Thursday, April 22, 2010

Bonhams and the Medici Statue


When the catalogue for the April 2010 sale of antiquities at Bonhams appeared my eye was drawn to a Roman marble statue (lot 137). I was particularly struck by the fact the piece had surfaced on the market via Sotheby's in London in December 1986. The sale was one that contained a number of pieces directly linked to Giacomo Medici. Within an hour a colleague had responded to my hunch and sent me an image of the statue that had featured in the Medici dossier seized in the Geneva Freeport.

Bonhams can hardly have been unaware of the significance of the toxicity of antiquities that had surfaced at this particular sale. It should be remembered that two of the lots that were withdrawn from what can only be described as a disastrous sale of the Geddes collection had also come to light in exactly the same way.

It remains a puzzle why the antiquities staff at Bonhams were not suspicious of this particular collecting history (or "provenance"). What measures did they take to check that the piece had not passed through the hands of Medici? Or had they hoped that nobody would notice?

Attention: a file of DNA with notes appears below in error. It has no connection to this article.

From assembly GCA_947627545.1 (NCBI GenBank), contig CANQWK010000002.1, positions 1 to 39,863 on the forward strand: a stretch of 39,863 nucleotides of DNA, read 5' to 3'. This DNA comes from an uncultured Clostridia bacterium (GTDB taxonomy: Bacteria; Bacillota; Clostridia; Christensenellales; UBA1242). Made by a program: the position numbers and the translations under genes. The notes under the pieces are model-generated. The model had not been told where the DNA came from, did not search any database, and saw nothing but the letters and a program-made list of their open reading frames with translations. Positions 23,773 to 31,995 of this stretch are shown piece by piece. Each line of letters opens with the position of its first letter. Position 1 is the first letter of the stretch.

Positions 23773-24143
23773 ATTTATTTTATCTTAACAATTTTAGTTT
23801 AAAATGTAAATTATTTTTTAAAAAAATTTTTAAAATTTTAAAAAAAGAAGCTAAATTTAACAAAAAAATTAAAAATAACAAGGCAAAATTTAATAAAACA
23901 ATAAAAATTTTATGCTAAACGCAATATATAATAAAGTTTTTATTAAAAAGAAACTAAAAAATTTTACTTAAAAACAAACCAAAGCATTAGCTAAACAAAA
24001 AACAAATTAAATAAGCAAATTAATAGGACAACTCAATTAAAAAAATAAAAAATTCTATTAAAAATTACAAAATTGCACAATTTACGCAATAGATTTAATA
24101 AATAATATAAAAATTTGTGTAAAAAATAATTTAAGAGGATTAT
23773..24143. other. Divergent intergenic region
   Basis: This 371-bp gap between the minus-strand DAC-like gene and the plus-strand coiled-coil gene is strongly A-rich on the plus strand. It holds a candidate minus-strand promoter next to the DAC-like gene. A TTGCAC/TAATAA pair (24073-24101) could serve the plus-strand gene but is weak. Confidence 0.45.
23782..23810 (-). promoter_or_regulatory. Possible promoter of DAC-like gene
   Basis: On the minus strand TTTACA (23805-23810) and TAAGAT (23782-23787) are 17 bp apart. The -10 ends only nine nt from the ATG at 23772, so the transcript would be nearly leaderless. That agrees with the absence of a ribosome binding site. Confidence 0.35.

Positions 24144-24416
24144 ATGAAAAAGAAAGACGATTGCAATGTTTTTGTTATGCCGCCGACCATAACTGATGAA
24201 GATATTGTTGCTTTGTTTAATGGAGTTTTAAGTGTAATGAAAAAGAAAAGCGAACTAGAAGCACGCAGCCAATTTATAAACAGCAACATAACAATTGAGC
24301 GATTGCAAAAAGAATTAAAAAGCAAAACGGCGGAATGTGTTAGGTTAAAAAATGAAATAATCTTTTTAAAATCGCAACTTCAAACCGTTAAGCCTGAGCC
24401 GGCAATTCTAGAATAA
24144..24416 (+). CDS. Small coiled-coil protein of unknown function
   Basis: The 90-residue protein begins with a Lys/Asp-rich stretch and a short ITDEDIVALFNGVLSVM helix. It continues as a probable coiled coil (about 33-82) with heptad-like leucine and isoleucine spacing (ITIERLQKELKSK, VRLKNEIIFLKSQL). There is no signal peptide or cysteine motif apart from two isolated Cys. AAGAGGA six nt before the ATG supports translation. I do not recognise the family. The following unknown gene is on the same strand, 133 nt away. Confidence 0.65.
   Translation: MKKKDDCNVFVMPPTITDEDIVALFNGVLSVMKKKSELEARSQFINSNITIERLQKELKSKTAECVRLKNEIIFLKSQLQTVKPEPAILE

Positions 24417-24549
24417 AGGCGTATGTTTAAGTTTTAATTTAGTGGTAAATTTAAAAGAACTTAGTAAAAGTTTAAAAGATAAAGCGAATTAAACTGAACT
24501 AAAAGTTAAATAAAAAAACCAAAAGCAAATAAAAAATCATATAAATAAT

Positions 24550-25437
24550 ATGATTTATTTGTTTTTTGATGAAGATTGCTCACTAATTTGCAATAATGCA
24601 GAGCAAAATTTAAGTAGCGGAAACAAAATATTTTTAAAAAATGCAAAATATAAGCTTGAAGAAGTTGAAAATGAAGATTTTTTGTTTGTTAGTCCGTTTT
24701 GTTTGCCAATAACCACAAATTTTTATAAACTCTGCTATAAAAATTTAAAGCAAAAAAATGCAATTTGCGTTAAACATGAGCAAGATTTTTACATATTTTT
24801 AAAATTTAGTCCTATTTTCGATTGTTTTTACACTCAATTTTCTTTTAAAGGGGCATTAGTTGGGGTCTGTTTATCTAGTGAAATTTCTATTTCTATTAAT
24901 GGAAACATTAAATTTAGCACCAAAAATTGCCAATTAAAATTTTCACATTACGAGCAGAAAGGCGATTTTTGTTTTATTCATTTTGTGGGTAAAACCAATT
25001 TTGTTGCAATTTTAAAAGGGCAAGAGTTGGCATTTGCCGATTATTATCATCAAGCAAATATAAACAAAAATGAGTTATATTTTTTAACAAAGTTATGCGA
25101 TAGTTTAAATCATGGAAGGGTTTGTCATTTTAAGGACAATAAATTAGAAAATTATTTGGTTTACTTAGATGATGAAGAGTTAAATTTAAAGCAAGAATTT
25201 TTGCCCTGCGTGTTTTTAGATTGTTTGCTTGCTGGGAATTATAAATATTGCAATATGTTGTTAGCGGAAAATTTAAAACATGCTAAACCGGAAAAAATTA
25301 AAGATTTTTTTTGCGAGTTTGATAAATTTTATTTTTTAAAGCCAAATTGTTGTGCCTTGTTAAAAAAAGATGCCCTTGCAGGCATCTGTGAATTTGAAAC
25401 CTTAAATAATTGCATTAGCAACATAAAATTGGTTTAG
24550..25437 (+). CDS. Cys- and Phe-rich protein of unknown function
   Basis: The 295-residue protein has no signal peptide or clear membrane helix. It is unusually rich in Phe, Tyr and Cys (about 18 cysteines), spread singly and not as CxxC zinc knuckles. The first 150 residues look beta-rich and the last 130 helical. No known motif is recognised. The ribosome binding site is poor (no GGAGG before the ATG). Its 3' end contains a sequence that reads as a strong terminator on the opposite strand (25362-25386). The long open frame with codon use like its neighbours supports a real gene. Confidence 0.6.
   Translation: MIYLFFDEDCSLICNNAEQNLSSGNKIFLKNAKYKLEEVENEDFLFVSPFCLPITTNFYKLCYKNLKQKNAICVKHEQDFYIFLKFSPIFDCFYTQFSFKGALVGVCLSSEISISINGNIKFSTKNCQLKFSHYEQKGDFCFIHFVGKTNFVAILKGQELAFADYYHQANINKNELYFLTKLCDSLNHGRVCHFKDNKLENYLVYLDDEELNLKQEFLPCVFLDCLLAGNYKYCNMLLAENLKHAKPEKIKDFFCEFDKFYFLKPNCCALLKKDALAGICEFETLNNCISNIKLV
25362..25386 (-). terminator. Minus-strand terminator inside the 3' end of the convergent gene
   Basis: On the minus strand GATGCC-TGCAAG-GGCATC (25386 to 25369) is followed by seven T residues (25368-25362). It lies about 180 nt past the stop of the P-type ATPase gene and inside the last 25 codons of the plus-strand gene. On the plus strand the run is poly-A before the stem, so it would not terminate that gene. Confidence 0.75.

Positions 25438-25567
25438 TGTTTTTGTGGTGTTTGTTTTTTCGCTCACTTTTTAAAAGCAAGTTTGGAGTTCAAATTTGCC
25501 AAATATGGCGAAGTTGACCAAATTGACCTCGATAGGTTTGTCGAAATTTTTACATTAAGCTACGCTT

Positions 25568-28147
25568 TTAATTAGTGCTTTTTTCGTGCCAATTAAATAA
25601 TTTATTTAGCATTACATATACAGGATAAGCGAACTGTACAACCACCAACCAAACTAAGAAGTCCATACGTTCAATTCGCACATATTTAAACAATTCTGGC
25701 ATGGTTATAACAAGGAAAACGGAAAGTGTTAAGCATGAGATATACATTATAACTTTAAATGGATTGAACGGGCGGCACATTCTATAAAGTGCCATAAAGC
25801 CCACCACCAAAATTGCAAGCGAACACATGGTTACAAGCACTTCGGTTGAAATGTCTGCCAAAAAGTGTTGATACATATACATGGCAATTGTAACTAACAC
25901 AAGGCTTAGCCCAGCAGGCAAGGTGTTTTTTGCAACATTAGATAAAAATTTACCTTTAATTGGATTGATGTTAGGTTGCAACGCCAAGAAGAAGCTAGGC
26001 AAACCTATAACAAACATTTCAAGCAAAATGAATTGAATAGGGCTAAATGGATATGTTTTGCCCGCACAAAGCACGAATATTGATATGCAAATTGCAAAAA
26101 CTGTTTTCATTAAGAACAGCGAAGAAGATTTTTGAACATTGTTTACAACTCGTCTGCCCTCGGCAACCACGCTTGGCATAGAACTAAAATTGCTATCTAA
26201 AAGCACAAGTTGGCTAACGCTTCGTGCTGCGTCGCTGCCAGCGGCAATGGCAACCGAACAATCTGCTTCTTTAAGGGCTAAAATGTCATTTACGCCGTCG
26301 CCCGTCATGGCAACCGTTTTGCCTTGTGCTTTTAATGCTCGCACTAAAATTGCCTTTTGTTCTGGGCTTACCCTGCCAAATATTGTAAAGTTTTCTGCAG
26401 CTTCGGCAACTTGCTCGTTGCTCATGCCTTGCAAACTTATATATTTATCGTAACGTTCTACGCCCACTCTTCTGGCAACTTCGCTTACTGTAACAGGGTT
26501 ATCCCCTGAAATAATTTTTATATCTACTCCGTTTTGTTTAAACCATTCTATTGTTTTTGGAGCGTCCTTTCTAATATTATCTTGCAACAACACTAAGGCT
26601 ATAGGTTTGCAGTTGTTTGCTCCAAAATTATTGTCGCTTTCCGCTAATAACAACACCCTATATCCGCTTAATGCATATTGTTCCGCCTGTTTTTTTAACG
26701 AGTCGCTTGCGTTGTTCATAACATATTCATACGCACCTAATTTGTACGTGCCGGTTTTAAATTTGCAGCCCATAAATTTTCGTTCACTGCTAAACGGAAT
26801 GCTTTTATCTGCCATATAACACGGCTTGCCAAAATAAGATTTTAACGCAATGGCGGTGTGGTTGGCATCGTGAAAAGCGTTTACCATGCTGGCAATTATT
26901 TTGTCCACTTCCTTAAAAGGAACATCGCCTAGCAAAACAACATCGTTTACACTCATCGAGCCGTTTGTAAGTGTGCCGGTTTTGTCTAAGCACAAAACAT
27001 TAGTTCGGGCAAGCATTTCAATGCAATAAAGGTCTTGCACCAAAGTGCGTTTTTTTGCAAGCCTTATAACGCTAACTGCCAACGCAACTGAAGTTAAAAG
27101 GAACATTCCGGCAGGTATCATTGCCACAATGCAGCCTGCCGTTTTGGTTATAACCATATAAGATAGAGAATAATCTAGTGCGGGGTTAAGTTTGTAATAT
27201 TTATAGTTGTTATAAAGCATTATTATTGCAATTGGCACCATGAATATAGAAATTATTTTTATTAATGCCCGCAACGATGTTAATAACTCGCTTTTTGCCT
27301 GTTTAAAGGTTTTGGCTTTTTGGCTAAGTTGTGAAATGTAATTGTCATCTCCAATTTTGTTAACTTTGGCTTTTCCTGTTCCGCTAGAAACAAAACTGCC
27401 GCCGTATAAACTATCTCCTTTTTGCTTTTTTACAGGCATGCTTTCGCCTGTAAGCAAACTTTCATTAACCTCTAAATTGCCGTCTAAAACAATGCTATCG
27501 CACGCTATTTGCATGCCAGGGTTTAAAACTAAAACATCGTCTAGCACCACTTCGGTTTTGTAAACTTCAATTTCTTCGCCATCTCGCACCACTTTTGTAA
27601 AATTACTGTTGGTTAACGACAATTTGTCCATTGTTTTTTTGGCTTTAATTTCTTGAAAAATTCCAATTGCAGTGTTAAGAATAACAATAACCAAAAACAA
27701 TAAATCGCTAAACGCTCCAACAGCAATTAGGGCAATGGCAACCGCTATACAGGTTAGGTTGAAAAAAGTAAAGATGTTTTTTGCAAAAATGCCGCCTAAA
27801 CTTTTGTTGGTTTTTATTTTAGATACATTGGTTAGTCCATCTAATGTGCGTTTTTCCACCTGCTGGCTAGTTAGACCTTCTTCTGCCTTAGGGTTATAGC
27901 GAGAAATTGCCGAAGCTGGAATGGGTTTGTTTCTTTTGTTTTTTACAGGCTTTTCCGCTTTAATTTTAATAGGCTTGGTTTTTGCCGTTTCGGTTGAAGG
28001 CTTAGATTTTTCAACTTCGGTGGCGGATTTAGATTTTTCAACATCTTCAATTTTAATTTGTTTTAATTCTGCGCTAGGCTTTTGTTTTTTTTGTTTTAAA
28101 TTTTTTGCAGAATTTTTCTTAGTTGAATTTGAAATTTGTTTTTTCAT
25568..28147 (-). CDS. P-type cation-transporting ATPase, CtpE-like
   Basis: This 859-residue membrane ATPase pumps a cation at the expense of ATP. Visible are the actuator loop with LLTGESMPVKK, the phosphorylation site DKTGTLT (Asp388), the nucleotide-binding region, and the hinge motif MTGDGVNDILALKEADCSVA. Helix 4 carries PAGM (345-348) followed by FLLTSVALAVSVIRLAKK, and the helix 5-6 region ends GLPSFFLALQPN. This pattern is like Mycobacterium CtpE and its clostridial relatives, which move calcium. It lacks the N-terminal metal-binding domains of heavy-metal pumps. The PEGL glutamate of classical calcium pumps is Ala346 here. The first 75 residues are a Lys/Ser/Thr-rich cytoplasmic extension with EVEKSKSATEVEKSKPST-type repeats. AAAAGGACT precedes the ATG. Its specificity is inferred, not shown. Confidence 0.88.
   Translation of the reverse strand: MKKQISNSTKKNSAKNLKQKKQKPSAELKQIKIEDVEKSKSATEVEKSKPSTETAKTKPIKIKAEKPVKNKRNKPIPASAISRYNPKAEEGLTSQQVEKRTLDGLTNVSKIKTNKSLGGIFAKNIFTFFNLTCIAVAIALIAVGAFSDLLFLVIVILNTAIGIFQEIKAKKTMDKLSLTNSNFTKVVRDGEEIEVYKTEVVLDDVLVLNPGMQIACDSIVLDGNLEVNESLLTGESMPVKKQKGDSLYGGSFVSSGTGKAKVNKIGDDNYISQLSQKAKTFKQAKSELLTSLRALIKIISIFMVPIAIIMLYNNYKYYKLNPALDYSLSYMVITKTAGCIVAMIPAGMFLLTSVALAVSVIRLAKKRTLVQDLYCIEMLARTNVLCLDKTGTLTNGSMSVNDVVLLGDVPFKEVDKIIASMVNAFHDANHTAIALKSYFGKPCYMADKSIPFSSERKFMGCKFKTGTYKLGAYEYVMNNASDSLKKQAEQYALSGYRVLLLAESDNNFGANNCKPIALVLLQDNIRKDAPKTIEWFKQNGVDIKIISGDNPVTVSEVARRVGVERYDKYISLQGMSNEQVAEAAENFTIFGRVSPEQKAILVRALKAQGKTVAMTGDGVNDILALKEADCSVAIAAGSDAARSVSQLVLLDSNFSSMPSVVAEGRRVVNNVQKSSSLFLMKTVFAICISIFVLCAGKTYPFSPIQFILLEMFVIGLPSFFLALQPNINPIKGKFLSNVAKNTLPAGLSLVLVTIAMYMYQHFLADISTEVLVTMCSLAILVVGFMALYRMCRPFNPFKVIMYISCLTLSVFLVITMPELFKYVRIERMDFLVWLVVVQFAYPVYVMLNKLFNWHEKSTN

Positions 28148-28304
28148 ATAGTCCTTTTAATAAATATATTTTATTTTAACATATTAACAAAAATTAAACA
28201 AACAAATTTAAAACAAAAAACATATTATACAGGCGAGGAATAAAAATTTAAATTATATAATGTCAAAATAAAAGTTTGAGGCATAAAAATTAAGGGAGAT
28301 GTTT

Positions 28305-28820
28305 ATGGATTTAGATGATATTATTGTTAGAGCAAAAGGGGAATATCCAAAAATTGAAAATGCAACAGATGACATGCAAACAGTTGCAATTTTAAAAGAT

This raises a major issue for the management of Bonhams. Did they fail to learn any lessons from October 2008? Were they deaf to Lord Renfrew's comments in the House of Lords?

Or is there a perfectly innocent reason why an annotated image of the Roman statue should be in the Medici dossier?

Image
Composite of Polaroid seized from the Geneva Freeport and a statue due to be auctioned at Bonhams in April 2010, "Acquired at Sotheby's London, 8th-9th December 1986, lot 287".


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